August 2016
Volume 16, Issue 12
Open Access
Vision Sciences Society Annual Meeting Abstract  |   September 2016
Shape discrimination for 3D objects with conflicting stereo and shading cues
Author Affiliations
  • Jeffrey Saunders
    Department of Psychology, University of Hong Kong
  • Young Lee
    Department of Psychology, University of Hong Kong
Journal of Vision September 2016, Vol.16, 658. doi:
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    • Get Citation

      Jeffrey Saunders, Young Lee; Shape discrimination for 3D objects with conflicting stereo and shading cues. Journal of Vision 2016;16(12):658.

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      © ARVO (1962-2015); The Authors (2016-present)

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We are able to discriminate the 3D shape of smooth volumetric objects from monocular information alone, using cues like shading and the boundary contour. With binocular viewing, stereo information has been shown to improve shape discrimination even when rich monocular cues are present. This study used cue conflict conditions to test the relative contributions of stereo and shading information to 3D shape perception. We generated binocular images for which the shape specified by shading in each eye's view was different from the shape specified by binocular disparities. Observers performed shape discrimination comparing these cue conflict stimuli to stimuli with consistent shading and stereo, or to stimuli that provided stereo information but no shading. We also measured the baseline discriminability of pairs of objects using consistent cue stimuli. Subjectively, the shading variations in cue conflict stimuli often appeared as variations in surface reflectance rather than solely effects of illumination. Despite this inconsistent percept, shading had a strong influence on shape discrimination. A pair of stimuli was more likely to be judged the same when shading information was consistent than when stereo information was consistent. Shading also influenced comparisons to shapes that were defined only by stereo. The results demonstrate that shading information has a strong influence on 3D shape discrimination even when conflicting stereo information is present, and when shading is not entirely attributed to illumination effects. We further found that the effect of shading depended on baseline discriminability: shading had more influence for pairs of objects that were difficult to discriminate than for pairs that were easy to discriminate. We speculate that stereo contributes a coarse estimate of 3D shape and shading is used to perceive finer shape variations.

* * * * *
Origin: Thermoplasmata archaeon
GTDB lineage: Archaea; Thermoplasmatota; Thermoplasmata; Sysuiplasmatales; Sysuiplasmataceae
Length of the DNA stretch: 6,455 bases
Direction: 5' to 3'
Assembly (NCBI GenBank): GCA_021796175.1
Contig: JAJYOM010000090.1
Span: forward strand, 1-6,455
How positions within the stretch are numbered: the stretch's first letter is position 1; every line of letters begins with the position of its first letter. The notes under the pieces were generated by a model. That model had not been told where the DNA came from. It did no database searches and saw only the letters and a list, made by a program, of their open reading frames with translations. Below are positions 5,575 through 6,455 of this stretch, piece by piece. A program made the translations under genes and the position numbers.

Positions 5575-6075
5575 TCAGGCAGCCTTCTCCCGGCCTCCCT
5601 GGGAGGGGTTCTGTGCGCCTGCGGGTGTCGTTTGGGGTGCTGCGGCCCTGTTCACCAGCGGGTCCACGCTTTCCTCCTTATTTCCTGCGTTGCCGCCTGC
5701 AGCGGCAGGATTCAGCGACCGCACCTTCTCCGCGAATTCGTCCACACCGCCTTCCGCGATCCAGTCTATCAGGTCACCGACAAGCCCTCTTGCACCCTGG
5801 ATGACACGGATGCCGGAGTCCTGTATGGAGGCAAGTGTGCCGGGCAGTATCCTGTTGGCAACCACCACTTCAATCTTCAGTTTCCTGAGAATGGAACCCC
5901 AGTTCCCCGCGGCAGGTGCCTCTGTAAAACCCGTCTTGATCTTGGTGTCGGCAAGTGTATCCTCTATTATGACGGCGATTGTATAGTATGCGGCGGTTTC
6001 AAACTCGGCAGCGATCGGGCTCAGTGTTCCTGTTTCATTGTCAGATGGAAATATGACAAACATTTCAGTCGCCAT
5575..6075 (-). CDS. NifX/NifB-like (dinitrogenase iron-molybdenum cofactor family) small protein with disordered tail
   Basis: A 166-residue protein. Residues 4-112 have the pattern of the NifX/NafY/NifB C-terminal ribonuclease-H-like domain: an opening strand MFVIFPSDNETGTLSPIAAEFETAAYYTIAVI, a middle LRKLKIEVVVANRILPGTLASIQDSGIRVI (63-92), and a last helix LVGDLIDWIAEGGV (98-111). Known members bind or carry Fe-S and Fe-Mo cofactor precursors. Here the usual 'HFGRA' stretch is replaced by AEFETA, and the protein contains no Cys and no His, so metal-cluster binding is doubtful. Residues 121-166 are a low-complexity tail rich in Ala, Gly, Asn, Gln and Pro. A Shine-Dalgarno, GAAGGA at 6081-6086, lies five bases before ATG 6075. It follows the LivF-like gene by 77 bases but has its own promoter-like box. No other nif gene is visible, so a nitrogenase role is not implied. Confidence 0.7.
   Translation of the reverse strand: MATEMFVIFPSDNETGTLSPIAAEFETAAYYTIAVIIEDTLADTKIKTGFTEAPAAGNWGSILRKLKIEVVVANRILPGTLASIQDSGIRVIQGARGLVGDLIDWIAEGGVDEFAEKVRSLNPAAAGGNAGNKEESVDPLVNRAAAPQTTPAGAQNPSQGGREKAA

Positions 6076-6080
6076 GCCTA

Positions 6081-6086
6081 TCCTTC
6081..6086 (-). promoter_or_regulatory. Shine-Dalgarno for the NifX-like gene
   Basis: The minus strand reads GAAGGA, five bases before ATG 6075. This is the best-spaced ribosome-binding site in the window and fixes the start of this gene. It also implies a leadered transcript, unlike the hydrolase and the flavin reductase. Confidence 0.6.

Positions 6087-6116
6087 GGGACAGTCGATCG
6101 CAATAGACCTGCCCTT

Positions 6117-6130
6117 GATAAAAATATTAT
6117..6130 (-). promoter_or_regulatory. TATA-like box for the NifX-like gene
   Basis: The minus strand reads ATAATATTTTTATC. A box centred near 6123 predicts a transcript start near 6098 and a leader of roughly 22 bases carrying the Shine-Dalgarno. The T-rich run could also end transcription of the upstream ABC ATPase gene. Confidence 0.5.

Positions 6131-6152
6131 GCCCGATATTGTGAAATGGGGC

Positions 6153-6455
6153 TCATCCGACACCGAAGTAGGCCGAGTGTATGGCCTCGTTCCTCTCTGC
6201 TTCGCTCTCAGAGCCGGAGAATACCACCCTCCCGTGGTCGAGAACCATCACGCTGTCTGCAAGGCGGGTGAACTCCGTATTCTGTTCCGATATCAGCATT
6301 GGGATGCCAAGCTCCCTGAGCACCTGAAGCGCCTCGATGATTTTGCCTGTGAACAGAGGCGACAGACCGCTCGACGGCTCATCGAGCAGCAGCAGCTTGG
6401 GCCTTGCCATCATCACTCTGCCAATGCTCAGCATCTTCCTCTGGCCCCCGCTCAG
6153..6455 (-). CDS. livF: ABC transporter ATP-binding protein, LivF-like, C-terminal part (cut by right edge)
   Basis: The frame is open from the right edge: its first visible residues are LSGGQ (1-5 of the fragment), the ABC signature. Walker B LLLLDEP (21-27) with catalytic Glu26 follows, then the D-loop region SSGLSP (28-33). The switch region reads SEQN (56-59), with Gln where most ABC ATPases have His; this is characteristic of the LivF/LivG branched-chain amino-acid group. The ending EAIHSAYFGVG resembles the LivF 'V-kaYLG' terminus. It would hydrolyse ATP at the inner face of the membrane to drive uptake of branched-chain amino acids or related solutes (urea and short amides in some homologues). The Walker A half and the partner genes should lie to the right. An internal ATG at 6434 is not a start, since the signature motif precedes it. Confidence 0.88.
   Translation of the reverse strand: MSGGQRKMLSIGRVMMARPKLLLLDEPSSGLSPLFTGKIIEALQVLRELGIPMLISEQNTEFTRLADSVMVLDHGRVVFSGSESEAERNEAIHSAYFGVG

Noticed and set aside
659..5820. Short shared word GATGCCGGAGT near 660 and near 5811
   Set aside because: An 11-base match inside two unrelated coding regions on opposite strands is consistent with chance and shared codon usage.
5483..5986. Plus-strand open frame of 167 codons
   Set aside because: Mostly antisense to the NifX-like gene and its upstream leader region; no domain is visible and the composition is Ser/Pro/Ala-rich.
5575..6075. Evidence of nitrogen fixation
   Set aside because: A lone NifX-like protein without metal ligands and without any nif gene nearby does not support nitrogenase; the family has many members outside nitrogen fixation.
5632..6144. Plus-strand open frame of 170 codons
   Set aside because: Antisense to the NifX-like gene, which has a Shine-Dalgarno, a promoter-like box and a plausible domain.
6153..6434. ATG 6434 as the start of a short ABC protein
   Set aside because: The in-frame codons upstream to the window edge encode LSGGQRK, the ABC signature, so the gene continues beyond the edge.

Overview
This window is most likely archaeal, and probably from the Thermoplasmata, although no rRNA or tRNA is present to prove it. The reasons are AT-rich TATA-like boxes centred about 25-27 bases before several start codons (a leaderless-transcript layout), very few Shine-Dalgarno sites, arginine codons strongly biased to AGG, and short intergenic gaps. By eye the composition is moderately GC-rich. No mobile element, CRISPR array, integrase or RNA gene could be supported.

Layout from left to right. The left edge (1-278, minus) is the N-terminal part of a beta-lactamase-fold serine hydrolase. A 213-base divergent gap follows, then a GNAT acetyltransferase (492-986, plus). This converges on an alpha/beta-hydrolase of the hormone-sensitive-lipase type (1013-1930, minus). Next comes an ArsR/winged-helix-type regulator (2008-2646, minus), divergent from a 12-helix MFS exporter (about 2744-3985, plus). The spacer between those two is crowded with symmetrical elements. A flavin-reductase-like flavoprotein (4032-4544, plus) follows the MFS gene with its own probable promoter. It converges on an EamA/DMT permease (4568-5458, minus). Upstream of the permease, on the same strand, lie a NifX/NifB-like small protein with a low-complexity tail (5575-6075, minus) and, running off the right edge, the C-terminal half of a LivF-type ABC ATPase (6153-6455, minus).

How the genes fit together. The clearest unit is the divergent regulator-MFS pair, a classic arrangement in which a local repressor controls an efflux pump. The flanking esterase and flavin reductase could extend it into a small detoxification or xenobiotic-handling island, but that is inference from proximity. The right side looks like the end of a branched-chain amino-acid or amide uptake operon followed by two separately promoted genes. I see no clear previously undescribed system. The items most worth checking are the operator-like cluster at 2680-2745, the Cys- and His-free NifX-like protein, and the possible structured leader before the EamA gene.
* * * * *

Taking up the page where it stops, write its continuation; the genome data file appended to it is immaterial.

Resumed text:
Meeting abstract presented at VSS 2016


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